Marvel will be introducing a new Inhuman called Mosaic who will have his own series launching in October of 2016. The book will be written by Geoffery Thorne of Knight Rider, The Redline & Dark Horse Presents comics in addition to having worked on television shows like Law & Order, Leverage, Ultimate Spiderman: Web Warriors and Star Trek novels. He will be joined on art by Khary Randolph of We Are Robin, Tech Jacket & Invincible. More details at Vulture
Over the past couple weeks, Nothing But Comics has been providing a variety of coverage on the 2015 New York Comic Con. From the creators to the cosplayers they inspire, we have offered reflections on the different facets of fandom. The last in this series of articles is a compilation of comments from some of the panels attended during the convention.
At the Dark Horse Comics Classified Panel, there were a few announcements, but the main pleasure was hearing the creators discuss their craft. These observations included a healthy sense of humor, such as when Matt Kindt was asked what it was like playing the role of both writer and artist on a series. He replied that collaborating with himself was a pleasure, as “most of my deadlines get along.” For his part, Brian Wood offered that he always wants to be enthusiastic about the art in one of his titles. His wish is to be a “fanboy” of it just like any other reader.
Continue reading NYCC: Panel Roundup
Mosaic #1 in an intriguing and well paced debut issue that manages the rare feat of introducing a new character to it’s pre-established comics universe without leaning on anything besides it’s own quality. It’s clunky in parts but overall successful in it’s singular style.
Mosaic is a comic about a star pro-basketball player who get’s superpowers from the terrigen mist which he use’s to transport his consciousness into others and control their actions. Newcomer writer Geoffrey Thorne’s biggest stumbles come in the books opening, where his portrayal of an ungrateful and vapid superstar athlete is at best, pretty heavy handed and sloppily telegraphed from exposition while at worst, a pretty unfair portrayal of NBA stars based on a line of conventional wisdom that is racially coded towards black athletes in general of being selfish and only caring about their own accolades. Thankfully, the book get’s past all that fairly quickly once the protagonist powers are introduced and we begin seeing Mosaic interact with the world at large through the people he inhabits. Mosaic shifts into an engaging crime story with a pretty brutal and unexpected conclusion that opens up the comics potential for the character and his superpowers while still staying true to the books street level setting. Artist Khary Randolph’s line style has always had a cartoonish manga quality to it but his work here feel’s more fluid and smooth from some of the more jagged lines that permeate his most prior work. The figure design is less angular while the fluidity of his movement is exciting and visceral. His line work feel’s cleaner here then it has in the past while colorist Emilo Lopez feel’s as if he’s adding depth to the illustrations while using a wide ranging pallete to reflect it’s ecletic New York City setting.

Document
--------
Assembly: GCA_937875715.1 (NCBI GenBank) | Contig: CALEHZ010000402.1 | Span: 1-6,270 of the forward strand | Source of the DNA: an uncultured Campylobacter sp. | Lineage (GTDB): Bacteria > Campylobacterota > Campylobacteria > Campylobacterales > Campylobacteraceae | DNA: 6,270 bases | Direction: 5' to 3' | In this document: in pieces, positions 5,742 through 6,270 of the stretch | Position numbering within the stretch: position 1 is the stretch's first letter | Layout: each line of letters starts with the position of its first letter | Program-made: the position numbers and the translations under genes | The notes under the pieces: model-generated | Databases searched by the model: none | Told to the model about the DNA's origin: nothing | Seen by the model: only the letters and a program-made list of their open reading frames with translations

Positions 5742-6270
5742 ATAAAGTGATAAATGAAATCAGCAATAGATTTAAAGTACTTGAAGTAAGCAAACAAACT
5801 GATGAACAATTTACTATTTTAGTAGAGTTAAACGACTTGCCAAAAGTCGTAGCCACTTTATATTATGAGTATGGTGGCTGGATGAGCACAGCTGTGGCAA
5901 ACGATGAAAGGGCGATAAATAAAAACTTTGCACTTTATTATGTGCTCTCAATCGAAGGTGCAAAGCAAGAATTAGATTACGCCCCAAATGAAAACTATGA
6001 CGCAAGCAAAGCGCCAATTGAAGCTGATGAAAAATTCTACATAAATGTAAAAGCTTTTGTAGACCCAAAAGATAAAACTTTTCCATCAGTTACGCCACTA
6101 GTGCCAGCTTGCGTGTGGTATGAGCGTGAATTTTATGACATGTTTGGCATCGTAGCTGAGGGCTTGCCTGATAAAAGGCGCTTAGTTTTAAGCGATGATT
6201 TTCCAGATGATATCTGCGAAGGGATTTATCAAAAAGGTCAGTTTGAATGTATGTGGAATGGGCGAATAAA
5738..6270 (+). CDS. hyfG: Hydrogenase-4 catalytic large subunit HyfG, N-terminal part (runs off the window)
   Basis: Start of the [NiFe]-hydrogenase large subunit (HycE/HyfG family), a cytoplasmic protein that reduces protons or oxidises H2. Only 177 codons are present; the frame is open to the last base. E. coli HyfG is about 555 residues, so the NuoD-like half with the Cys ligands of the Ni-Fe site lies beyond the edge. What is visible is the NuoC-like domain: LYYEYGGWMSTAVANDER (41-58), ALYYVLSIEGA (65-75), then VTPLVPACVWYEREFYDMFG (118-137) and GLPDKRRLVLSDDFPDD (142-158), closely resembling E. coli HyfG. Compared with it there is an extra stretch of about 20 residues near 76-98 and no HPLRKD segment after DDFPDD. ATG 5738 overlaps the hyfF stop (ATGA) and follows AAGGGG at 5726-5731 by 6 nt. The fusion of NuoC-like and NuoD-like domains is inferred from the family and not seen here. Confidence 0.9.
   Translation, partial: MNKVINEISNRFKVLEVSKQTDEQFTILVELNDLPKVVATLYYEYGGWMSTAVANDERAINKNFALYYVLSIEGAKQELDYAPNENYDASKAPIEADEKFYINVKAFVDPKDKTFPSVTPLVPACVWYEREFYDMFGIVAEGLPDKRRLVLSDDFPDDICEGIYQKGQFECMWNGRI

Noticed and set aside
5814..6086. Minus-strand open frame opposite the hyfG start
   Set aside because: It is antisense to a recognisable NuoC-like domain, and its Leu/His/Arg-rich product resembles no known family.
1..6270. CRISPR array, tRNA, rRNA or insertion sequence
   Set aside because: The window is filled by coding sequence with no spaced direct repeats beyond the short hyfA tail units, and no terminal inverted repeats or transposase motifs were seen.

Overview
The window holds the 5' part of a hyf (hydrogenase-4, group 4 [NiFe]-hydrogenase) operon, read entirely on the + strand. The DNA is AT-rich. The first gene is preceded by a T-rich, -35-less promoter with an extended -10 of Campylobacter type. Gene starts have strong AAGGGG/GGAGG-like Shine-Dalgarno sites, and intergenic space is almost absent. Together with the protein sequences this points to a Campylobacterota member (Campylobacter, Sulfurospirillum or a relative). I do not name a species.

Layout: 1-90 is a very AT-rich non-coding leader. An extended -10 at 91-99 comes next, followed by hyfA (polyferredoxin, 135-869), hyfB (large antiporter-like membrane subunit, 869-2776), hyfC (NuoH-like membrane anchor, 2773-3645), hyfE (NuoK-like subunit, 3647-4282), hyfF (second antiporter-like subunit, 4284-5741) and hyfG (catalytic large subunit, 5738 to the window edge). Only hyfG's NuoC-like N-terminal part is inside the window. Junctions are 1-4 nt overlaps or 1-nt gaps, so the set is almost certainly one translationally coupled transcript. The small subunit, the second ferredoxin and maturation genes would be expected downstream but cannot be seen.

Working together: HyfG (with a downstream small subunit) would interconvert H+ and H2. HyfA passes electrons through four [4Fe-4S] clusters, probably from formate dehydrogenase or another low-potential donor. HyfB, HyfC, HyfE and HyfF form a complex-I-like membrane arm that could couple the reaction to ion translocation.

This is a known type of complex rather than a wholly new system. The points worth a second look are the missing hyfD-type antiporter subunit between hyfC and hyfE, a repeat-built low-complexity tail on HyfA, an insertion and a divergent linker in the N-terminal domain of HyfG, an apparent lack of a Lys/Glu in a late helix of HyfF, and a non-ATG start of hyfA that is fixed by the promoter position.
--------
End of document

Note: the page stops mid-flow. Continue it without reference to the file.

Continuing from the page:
There’s some natural skepticism that comes with Mosaic; it’s yet another Inhuman book nobody asked for, with a character that nobody heard of from a writer that nobody has ever read a comic from. But Mosaic works by almost every measure. It’s not quite as good as some of Marvel’s best new debut’s in 2016 like Black Panther or Nighthawk; but it’s a solid start with a strong hook that will leave readers impressed and wanting more.
The opening of the Robin War crossover has some fun moments and poignant allegory but even being oversized, it still feels like it’s trying to cram way too much into a single issue. It ends up being a story that is messy and all over the place with little to latch onto.
Robin War starts off with one of the self identified Robins accidentally killing a police officer and the city council overreacting by outlawing all Robin related clothing. From there it becomes an everything and the kitchen sink situation. In addition to the Robin gang of DC’s excellent We Are Robin series, Robin War features Damian, Red Hood, Red Robin, Grayson, Jim Gordon Batman, the Court Of Owls, Talon and a twist at the end that’s rendered a mute point for anybody that’s paid attention to Grayson solicitations. Writer Tom King does his best to add poignancy and character work to the story and he manages some great moments. There’s a particular part where Duke get’s arrested for wearing red sneakers and ultimately escapes with some great shit talking for good measure that’s particularly entertaining in a very Tom King way. Yet, those moments are few and far between for a plot that feels like it’s only reason for progression is to add more character’s to the issue and does little to utilize King’s skill in creative story structure that’s marked his work on Grayson, Omega Men and The Vision. Not helping is the many illustrators and colorists of varying quality spread throughout the comic that gives the book a disjointed feeling. Using different artists in a single issue can be a strength when applied properly as a means of shifting perspective or settings but here, it just feels like it’s patch-worked with no overarching connection and that ultimately hurts in the visual narration.
Robin War may end up reading better once it get’s into the individual crossover issues and can give the story some breathing room but in it’s debut, it feels bloated and by the numbers while lacking in any kind of story beyond it’s premise.